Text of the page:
10. He is heard frequently to declare against the dragooning persecution of France, and the barbarous and inhumane murders committed on the Protestants of this kingdom in the year 1641, as passionately, and perhaps as sincerely as the Scribes and Pharisees did against their forefathers for persecuting the prophets. To these I think fit to add the particulars of his majesty's publick declarations, which are ordered to be read once every two months in the head of every troop and company in his whole army, and to be fixed up in all the boroughs and market towns in this kingdom.

1. His majesty is pleased earnestly to recommend the performance of public and private duties to God, to all under his command, and particularly recommends to the Roman Catholics of his army frequent confessions, and strict observation of Sundays and holydays.

2. He publickly declares what subsistance he allowes to every horse, dragoon, and every private soldier in his army, and what is reserved in the pay-master's hands for the accoutrements and the hospital.

3. He avoids and forbids as unnecessary, the charge of all agents, and commands the majors of every regiment to do that work, and "to save the charge.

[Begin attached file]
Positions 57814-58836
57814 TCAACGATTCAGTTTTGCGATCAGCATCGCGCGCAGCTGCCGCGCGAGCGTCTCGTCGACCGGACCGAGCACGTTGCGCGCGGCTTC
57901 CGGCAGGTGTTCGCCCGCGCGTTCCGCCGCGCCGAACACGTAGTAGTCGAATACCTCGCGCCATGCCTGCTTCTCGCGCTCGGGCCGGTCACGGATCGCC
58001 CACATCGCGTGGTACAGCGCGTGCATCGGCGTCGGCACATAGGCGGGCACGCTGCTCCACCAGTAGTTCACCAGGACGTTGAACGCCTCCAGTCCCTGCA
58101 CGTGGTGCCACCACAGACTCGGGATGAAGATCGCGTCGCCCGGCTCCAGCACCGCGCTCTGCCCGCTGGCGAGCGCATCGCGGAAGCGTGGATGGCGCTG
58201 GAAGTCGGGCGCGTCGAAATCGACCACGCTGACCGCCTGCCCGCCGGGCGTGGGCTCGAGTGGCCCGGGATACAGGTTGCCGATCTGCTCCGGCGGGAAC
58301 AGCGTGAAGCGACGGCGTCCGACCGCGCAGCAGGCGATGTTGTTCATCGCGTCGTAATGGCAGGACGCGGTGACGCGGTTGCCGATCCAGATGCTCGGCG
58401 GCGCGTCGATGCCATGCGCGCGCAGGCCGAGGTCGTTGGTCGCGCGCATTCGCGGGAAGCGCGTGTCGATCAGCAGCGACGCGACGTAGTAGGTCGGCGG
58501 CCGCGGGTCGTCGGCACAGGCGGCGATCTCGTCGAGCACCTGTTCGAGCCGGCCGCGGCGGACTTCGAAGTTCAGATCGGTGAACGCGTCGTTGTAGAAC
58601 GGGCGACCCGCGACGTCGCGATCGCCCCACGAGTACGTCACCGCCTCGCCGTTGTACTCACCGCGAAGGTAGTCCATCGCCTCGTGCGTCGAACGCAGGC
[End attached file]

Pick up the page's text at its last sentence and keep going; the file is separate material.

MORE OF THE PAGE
4. He strictly requires the private soldier out of the said subsistance duly and truly to pay his quarters.

5. In case they shall want their subsistance, they are then re. quired every week to give their respective landlords a note under their hands, which shall be received by the receiver general, as so much money out of any branch of his majesty's revenue.

6. His majesty forbids all straggling of private soldiers from their garrisons without their officers pass; and requires all officers, either military or civil, to apprehend such soldiers having no pass, and to send them to their colours, to receive punishment according to their demerits.

7. His majesty by the same proclamation, forbids all plundering on any pretence whatsoever, under pain of death without mercy,